Short Stories, Irish literature, Classics, Modern Fiction, Contemporary Literary Fiction, The Japanese Novel, Post Colonial Asian Fiction, The Legacy of the Austro-Hungarian Empire and quality Historical Novels are Among my Interests

Thursday, November 22, 2018

“The Latehomecomer” - A Short Story by Mavis Gallant - first published July 8, 1974 in The New Yorker

August 11, 1922 born in Montréal, in 1950 she moves to France to pursue her dream of being a writer 

February 18, 2014, dies in Paris, a place she dearly loved

Buried in Print, a Blog I have happily followed for years, is embarked on a grand project, a read through of all of the nearly two hundred Short Stories of Mavis Gallant.  I have access to about half of the stories and am Reading along as I can.  

“The Latehomecomer" expands on the story of a German man drafted in his teens to work on anti-aircraft batteries defending Berlin, right near the end of the war. He was in his teens.  He has appeared in two previous stories, "Willi" and "Ernst in Civilian Clothes".

His mother had enrolled him in The Hitler Youth to get him a uniform and meals. As the German war was in the last stages, he was taken as a POW by the French.  He sort of got lost in a missing paperwork nightmare that kept him stuck in France for several years.  The French did not care anything about keeping him but until he at last got permission to go he was stuck.  He was assigned as a worker to a French family and had a sort of romance with a French girl.

The story wonderfully conveys what it was like to live in post war Germany with shortages of food and social changes compounded by a nation in mourning the dead and their loss pride.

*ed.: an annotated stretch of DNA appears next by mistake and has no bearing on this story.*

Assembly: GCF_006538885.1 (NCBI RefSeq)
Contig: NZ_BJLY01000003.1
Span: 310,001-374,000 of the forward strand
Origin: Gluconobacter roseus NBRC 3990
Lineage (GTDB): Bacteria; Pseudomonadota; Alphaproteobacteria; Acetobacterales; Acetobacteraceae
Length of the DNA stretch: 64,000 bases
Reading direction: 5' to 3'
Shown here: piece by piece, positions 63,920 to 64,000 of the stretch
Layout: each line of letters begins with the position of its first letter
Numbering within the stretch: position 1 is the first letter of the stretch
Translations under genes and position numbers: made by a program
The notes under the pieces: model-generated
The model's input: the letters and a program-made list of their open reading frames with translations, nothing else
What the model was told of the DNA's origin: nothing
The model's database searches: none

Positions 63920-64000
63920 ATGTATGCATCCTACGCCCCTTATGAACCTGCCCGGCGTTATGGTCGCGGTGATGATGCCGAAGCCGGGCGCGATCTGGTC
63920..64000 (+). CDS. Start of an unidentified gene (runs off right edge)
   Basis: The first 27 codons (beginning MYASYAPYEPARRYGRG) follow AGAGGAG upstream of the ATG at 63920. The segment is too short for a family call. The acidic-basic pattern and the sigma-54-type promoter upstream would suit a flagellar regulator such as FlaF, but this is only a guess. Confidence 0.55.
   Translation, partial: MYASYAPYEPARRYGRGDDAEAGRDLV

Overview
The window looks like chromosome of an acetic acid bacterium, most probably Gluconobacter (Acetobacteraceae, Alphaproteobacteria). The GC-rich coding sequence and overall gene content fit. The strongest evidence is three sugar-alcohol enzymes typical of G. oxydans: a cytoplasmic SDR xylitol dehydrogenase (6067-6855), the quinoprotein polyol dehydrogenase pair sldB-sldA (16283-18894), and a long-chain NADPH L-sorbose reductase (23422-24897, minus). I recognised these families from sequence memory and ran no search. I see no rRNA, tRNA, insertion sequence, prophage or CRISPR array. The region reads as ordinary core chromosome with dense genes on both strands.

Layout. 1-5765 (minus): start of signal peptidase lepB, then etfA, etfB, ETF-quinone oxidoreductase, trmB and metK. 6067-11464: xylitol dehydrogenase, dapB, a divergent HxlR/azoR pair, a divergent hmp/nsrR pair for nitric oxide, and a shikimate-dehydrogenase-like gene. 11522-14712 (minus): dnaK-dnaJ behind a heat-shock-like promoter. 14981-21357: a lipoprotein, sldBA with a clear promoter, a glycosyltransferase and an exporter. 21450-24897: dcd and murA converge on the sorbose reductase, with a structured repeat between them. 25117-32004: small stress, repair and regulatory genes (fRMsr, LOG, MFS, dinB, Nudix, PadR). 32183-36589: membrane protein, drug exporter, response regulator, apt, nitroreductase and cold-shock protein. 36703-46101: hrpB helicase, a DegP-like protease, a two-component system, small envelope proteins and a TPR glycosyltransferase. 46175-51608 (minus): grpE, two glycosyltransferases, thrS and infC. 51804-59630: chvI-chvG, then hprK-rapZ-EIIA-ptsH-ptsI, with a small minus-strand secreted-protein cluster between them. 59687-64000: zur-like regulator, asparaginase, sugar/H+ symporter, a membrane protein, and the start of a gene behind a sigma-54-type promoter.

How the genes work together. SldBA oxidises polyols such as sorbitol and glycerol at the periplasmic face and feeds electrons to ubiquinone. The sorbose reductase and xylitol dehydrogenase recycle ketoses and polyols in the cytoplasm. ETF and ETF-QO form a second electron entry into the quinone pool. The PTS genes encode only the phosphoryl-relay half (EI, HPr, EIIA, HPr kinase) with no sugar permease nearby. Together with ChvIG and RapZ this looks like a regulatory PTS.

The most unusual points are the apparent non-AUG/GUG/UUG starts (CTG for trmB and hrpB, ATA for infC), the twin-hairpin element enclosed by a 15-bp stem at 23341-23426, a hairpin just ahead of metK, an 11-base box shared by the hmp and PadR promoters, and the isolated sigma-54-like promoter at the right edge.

One sense I got from the story was how the war aged people.  In the POW camp men over forty thought themselves old.

When Willie at last makes it home, he finds his mother has remarried, his father died in the war.  Her new husband was a street car conductor until he was hurt on the job.  He gets a pension,was a widower, owns the apartment they live in as well as two other apartments.

Willie lives with his mother and stepfather. We see everyone trying to adjust.  The personalities of all have been impacted by defeat and the destruction wrought on Germany. 

There is just so much to admire in this masterful story.

I suggest you read the very perceptive post by Buried in Print on this story

Mel u

1 comment:

Buried In Print said...

I'm so glad you found this a memorable story, too, Mel. Her coverage of the war is just remarkable. I feel like it should be included on course curricula, as one really gets the sense of the time in a way which I don't remember being captured in text books or source materials. BTW, isn't the cover of that issue ironic? So cozy and homey!